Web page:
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Ontology of God--Theological Noncognitivist View
#1
Ontology of God--Theological Noncognitivist View
As my first real post outside of introductions, I shall post my theological noncognitivist view in the form of a challenge:

I challenge any theist to provide a coherent ontology of God. Theists (especially Christians) seem to know that God is omnipotent, omniscient, and omnipresent, but these attributes cannot be applied to any known being.

Theists tend to first define God and then apply it to the God they believe in. This is illogical, as how can one derive the attributes of a thing without first observing the thing being defined?
Live and love life

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Liberty and justice for all
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#2
RE: Ontology of God--Theological Noncognitivist View
St Thomas, I believe, described observance of God as knowledge of what isn't rather than what 'is' God. That is what the abrahamic religions are based upon.

Already your position of reason fails.
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#3
RE: Ontology of God--Theological Noncognitivist View
(January 15, 2010 at 7:01 pm)fr0d0 Wrote: St Thomas, I believe, described observance of God as knowledge of what isn't rather than what 'is' God. That is what the abrahamic religions are based upon.

Already your position of reason fails.

What does this even mean?
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If you're not supposed to ride faster than your guardian angel can fly then mine had better get a bloody SR-71.
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#4
RE: Ontology of God--Theological Noncognitivist View
That God is defined not by what it "is" but what it "isn't". At least that's what I understood of it.
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#5
RE: Ontology of God--Theological Noncognitivist View
(January 15, 2010 at 8:09 pm)Zen Badger Wrote: What does this even mean?

What are you referring to?
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#6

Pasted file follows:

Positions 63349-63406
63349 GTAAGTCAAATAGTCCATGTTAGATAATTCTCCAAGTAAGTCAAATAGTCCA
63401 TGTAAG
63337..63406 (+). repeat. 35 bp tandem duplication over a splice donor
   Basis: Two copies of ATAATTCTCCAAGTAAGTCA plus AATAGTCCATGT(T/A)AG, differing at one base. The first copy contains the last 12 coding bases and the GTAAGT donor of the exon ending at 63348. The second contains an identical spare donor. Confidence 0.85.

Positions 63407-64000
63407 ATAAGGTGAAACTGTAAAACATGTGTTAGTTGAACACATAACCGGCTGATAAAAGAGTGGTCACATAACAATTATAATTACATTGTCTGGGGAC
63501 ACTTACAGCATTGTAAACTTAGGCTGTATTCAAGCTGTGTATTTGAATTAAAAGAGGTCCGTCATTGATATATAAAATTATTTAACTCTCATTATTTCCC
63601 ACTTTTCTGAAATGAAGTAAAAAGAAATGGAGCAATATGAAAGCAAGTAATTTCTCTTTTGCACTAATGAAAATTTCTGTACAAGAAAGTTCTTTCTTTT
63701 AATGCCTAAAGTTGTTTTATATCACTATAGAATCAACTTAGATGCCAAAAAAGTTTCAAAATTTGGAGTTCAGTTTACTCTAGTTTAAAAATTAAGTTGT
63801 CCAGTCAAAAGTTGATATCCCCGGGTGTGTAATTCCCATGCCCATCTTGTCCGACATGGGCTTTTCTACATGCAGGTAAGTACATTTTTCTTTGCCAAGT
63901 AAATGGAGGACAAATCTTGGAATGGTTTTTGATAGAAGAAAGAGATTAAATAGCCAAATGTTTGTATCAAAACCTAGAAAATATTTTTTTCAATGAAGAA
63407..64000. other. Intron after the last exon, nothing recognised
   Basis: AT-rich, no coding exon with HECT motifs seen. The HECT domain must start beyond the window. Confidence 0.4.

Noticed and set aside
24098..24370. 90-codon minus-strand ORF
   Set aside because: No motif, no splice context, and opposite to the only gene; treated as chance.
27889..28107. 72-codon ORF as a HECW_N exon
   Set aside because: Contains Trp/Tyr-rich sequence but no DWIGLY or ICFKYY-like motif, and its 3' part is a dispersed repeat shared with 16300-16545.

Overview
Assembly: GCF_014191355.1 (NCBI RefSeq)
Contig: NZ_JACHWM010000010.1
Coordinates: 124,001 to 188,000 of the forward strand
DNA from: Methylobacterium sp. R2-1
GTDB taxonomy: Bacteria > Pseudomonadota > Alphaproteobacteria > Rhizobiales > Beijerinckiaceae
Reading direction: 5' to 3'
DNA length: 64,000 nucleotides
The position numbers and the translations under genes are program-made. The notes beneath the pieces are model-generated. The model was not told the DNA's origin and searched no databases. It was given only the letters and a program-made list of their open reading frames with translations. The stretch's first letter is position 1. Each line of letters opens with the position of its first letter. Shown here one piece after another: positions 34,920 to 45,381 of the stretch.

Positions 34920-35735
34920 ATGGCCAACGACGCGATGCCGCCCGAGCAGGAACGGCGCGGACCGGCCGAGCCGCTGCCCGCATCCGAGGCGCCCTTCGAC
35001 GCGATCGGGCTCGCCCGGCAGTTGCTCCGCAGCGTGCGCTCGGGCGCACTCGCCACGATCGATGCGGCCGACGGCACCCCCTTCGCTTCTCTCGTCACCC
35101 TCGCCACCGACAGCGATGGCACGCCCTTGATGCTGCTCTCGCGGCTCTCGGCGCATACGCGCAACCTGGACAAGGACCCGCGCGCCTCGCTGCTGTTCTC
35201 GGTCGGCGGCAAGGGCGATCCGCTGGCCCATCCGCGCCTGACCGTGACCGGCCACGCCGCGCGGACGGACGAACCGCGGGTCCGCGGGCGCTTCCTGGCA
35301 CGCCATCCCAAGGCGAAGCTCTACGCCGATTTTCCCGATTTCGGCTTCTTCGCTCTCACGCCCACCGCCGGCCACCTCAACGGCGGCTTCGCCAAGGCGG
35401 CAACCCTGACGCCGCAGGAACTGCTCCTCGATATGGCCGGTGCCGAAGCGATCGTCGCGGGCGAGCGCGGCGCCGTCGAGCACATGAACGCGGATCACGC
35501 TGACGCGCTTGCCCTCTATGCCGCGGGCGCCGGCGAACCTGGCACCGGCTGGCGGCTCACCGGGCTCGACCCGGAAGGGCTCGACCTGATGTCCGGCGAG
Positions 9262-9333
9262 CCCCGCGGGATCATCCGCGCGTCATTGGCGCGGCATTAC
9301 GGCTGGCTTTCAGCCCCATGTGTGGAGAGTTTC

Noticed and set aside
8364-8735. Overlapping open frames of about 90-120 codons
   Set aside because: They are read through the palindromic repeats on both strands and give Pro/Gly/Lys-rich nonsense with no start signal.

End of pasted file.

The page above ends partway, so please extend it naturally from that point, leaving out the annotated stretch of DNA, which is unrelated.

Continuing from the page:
RE: Ontology of God--Theological Noncognitivist View
(January 15, 2010 at 8:24 pm)Tiberius Wrote: That God is defined not by what it "is" but what it "isn't". At least that's what I understood of it.

But according to religion.

God is everything, or am I mistaken?
[Image: mybannerglitter06eee094.gif]
If you're not supposed to ride faster than your guardian angel can fly then mine had better get a bloody SR-71.
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#7
RE: Ontology of God--Theological Noncognitivist View
A wonderful evasion in my view, fr0d0. Son, I am disappoint.

Still, the question of God remains to be defined, and by your answer fr0d0, it is now expected of you to point out what God isn't and why not everything can be ascribed to one thing or another, thus leaving God "homeless".
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#8
RE: Ontology of God--Theological Noncognitivist View
(January 15, 2010 at 8:28 pm)Zen Badger Wrote:
(January 15, 2010 at 8:24 pm)Tiberius Wrote: That God is defined not by what it "is" but what it "isn't". At least that's what I understood of it.

But according to religion. God is everything, or am I mistaken?

You are being deliberately naive which sorta makes you look a little stupid.

(January 15, 2010 at 8:28 pm)Synackaon Wrote: A wonderful evasion in my view, fr0d0. Son, I am disappoint.

Still, the question of God remains to be defined, and by your answer fr0d0, it is now expected of you to point out what God isn't and why not everything can be ascribed to one thing or another, thus leaving God "homeless".

Likewise
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#9
RE: Ontology of God--Theological Noncognitivist View
(January 15, 2010 at 7:01 pm)fr0d0 Wrote: St Thomas, I believe, described observance of God as knowledge of what isn't rather than what 'is' God. That is what the abrahamic religions are based upon.

Already your position of reason fails.

Besides this "God" name one thing which you define by what it is not. Saying what something is NOT does not describe what that something is, so I fail to see how my position fails.

Let us take another concept invented by man: unicorns. Unicorns are not horses. The also are not visible or detectable.

Now that the unicorn is defined by what it is not, any attribute can by applied without it necessarily being wrong. There is no reason to suppose that the attributes applied are correct, however. Unless the unicorn has been observed, applying attributes and then looking for them (or just plain applying attributes and saying looking for it is futile [but it's still there]) is meaningless.
Live and love life

[Image: KnightBanner.png]
Liberty and justice for all
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#10
RE: Ontology of God--Theological Noncognitivist View
So if I were to define you as not vegetable or mineral but animal would that not help define you? Apply that successively to what I can know doesn't apply to you, and you can see that I can come up with a pretty good idea of what you are.

This is how God is defined and it clearly is effective in formulating an idea of what God is.

Your reasoning clearly fails on these grounds. The Theological Noncognitivist has reason to cogitate theology and implodes Wink
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